Back on 6th July (yes, time has run away with me recently), one of the people I follow on Twitter shared an excellent idea for language teaching which I thought deserved further propagation:
Dr. Finch teaches German, so she’s familiar with the usual challenges of teaching a class to translate a passage into breathing English rather than the rather stilted translatese which results from the first pass. My immediate thought about this was how beautifully the idea would transfer to translating Latin poetry. The beauty of using poetry is that each poem is a small self-contained nugget that should make sense, so one could assign something of eight or ten lines’ length without feeling that intermediate students were either being overburdened with translation work, or with the labour of creating poetic masterpieces. Since some of the Roman poets felt they worked best in poems of eight or ten lines’ length, that provides excellent source material for assigning this kind of thing. There’s also no shortage of longer poems (or indeed chunks lifted from the trusty Aeneid or slightly less trustyworthy Metamorphoses) for more advanced students, so it’s an activity that works at any level.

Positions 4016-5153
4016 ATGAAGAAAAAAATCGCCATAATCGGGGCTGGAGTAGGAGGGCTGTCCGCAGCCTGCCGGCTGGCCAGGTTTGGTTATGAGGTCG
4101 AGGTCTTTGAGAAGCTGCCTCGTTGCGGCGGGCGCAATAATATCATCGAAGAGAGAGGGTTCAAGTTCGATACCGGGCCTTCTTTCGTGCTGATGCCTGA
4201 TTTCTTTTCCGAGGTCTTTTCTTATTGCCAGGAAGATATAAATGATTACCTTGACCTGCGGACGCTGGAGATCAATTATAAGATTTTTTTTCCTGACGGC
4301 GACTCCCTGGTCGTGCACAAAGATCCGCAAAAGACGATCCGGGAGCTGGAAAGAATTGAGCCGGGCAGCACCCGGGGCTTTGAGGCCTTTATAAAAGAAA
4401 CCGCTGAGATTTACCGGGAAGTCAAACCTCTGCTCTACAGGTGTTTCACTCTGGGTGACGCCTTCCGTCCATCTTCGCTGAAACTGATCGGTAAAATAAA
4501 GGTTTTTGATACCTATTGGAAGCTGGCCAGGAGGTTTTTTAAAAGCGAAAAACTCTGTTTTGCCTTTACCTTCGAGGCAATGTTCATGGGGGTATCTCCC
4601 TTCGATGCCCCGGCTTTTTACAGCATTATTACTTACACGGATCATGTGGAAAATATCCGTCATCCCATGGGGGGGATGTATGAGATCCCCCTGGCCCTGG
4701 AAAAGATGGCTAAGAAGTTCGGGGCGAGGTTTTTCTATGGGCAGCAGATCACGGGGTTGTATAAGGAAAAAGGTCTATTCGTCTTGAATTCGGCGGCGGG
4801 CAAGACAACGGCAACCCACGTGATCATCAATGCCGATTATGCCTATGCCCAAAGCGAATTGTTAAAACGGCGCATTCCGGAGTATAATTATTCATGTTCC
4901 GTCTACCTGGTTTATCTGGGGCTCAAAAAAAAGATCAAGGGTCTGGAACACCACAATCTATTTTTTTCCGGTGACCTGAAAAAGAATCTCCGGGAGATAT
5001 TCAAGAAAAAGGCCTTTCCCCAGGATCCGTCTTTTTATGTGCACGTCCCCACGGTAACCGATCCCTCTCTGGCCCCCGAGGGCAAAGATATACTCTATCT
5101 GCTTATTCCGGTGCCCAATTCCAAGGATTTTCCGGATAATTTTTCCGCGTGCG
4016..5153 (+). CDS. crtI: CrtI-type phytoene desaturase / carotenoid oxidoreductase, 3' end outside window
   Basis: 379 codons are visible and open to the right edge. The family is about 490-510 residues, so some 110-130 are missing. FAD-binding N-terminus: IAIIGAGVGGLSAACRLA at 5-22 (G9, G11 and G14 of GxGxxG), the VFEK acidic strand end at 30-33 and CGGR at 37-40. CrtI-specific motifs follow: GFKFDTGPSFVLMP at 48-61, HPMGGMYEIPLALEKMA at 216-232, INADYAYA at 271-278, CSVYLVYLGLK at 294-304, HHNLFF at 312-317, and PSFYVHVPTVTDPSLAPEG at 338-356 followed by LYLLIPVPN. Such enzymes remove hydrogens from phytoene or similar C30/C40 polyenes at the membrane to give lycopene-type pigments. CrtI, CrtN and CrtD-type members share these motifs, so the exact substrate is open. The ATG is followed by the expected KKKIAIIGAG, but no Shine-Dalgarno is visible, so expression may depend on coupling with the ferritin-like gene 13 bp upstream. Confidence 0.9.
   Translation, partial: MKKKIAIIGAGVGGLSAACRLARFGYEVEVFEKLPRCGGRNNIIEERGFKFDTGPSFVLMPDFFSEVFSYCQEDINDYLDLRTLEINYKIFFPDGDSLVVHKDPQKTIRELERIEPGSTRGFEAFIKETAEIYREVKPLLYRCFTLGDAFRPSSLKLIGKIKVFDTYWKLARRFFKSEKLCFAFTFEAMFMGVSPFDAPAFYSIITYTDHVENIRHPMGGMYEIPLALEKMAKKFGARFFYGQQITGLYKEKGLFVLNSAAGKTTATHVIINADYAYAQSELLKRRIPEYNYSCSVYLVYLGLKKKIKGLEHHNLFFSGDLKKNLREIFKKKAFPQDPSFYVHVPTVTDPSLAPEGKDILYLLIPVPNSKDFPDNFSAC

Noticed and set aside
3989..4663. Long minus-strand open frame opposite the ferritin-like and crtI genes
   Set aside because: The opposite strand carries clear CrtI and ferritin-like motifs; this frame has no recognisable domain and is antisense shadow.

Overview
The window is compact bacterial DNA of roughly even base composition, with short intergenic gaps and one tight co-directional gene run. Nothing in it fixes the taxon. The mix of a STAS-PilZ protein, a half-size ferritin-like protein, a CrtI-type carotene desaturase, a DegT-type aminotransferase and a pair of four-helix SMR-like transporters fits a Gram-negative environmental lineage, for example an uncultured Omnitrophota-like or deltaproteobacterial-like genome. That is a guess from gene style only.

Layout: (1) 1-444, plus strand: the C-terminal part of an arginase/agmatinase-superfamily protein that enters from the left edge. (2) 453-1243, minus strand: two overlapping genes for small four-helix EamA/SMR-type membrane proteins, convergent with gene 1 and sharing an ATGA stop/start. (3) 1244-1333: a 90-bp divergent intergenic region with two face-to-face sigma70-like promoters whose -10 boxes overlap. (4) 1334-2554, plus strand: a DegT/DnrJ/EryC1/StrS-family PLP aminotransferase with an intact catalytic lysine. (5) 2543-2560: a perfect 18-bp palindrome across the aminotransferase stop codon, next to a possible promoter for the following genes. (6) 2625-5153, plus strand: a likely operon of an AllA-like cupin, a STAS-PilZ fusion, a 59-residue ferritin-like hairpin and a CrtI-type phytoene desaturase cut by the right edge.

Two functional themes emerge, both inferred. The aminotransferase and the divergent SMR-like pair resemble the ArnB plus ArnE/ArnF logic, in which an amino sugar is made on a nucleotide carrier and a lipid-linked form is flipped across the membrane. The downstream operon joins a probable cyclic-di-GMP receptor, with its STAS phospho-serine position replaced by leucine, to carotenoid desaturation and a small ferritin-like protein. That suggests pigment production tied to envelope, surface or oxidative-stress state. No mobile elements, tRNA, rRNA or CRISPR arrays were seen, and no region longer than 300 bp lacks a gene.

Additional value comes from this exercise because when translations are shared, students are suddenly forced to confront wider issues about translation than simply having to look up an unfamiliar word. Translation issues have been Very Trendy recently, particularly in classical reception fields – why do we translate some words as one thing rather than another? It’s something I did a bit of work on, many moons ago, in my undergraduate dissertation – I was interested under what circumstances we translate the Latin word carmen as ‘song’ and under what circumstances we translate it as ‘spell’ or ‘incantation’ – and why the majority of the latter cases seemed to involve women’s speech. When you are operating as a lone translator, it’s easy to avoid questions of how you choose what word fits where, and to simply opt for whatever meaning you routinely use. Working through translation in a group, and engaging with other people’s choices, creates a greater awareness of the semantic choice you exercise as you translate – and, hopefully, an awareness that when we read translations, whether of ancient texts or modern news broadcasts, we are always subject to someone else’s judgements about what word best communicates the sense of the original.